Have you ever noticed your dog sunbathing outside? No matter how hot it is, Eva loves to lie down and take in the sun. Especially living in Dubai, I have to limit her time going outside because it is simply too hot. However, when you check with your dog friends, you probably realised that many dogs like to spread under the warming sun rays. Apparently, dogs love the heat. But why? Does it have anything to do with the warmth? Or vitamin D? When is it too hot to be outside? Is your dog crazy to lie in the sun? Keep reading to find an answer to all these questions.
The happy hormone
It seems dogs love the sun, but also tend to overheat quickly. So why do they keep taking these hot risks? Sunlight increases the levels of serotonin in your four-legged friend. So in other words, it actually makes your dog happy. If you found something that made you happy, I’m sure you would like to do more of it too, right? Exposure to sunlight and increased serotonin levels also help your pup sleep better. That seems like a good reason for your furry friend to keep chasing the sun.
The heat also helps with stiff muscles and joints. Just like it helps you to use a heat pack, your dog is using a natural heat pack to relieve their pains and cramps, called the sun. Especially with older dogs, it helps them warm their body and ease their discomforts.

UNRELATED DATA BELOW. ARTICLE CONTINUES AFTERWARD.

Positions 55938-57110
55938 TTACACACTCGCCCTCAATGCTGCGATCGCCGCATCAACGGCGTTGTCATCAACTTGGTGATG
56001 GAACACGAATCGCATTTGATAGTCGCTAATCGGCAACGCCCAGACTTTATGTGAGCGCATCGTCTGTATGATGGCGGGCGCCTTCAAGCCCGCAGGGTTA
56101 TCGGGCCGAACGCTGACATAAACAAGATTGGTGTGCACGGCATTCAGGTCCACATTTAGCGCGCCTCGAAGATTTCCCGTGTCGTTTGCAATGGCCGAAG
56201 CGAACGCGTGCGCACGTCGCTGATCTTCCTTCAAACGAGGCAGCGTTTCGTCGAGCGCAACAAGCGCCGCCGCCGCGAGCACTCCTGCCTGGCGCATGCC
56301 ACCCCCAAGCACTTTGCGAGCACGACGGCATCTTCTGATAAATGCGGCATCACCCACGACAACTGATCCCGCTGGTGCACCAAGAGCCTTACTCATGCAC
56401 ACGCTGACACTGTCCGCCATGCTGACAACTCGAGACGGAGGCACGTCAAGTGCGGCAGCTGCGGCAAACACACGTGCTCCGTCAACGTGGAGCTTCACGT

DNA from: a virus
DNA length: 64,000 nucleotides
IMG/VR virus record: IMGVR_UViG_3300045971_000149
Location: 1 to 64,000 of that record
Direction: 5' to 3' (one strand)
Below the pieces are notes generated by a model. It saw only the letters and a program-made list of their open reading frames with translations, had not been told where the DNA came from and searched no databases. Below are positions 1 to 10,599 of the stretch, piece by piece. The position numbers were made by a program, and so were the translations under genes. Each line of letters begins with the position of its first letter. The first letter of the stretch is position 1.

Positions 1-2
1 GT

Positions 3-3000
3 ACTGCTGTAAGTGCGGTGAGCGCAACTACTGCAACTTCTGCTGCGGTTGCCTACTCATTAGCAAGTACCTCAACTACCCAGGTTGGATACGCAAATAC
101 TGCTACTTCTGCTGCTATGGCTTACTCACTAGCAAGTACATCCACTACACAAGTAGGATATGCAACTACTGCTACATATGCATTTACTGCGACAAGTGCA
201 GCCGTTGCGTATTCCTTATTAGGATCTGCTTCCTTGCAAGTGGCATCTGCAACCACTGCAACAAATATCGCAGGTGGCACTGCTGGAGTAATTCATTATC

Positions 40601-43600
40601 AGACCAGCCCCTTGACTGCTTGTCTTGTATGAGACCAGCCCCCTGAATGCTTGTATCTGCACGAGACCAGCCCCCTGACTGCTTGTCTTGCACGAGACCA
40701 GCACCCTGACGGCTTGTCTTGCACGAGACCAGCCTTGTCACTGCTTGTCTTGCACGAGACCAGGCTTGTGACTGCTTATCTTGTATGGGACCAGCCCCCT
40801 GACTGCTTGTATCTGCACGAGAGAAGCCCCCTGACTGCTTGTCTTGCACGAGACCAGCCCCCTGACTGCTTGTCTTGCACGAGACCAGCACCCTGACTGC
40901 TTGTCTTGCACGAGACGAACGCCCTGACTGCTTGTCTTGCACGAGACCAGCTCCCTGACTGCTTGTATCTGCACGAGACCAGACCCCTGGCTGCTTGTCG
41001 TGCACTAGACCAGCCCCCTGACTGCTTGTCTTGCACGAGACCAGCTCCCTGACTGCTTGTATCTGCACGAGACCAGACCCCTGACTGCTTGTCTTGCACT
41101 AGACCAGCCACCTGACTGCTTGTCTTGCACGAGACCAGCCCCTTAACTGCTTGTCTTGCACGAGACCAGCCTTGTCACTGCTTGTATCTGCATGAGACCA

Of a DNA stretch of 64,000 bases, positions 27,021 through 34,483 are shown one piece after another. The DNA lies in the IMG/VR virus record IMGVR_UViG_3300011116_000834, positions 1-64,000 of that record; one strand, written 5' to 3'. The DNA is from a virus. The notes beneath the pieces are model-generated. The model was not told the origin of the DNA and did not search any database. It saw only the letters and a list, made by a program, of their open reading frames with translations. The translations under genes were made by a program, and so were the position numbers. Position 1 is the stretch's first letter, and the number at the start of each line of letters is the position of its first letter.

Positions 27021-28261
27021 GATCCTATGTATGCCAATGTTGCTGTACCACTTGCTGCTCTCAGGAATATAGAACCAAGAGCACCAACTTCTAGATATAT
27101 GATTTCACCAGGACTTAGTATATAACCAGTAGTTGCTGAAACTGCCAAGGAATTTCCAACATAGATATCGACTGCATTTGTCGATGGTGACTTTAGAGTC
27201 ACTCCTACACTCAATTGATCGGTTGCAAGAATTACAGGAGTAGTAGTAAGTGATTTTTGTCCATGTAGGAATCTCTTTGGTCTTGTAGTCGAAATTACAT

Normally dogs should be able to determine for themselves when their body temperature is rising too high when they are sunbathing. However, it is best to always keep an eye on your pup and provide plenty of cool shaded space and cool water and snacks for whenever your dog wants to cool down. In some situations your dog may fall asleep or their inner radar is not working properly. In those cases, you should kindly remind your furry friend to get out of the sun and recover before they run the risk of a heat stroke or sunburn. And of course when you’re living in a tropical or hot climate, you should limit your dog’s time outside in general during the summer months.
You have probably seen on your dog’s food packaging before, it contains added vitamins and minerals. One of those is probably vitamin D. Similarly for us, vitamin D is an important nutrient for dogs. It supports your dog’s kidneys and liver in maintaining normal calcium and phosphorous levels in the body. As you might have heard before, calcium is needed for healthy bones and muscles.
When your dog’s body detects low levels of calcium it will activate the stored inactive levels of vitamin D, to optimise the absorption of calcium. At the same time, their kidneys are informed to limit the removal of calcium, until the calcium levels are healthy again. In other words, your dog’s body knows how to control calcium levels with the help of vitamin D.
How to get vitamin D(og)
There are multiple ways your dog can get the needed levels of vitamin D. You have probably been told before, you need to go outside in the sunlight to absorb vitamins. However, if you live in a cloudy country or in an extremely hot and sunny country which limits your outdoor time, don’t be worried. Our dog’s skin is not as efficient in converting sunlight into vitamin D as we are. The Vitamins are formed on top of the skin in their fur. So when they groom themselves after a sun session, they are basically taking the vitamin D from their coat. Therefore, it is important they get the right vitamins and minerals through their food.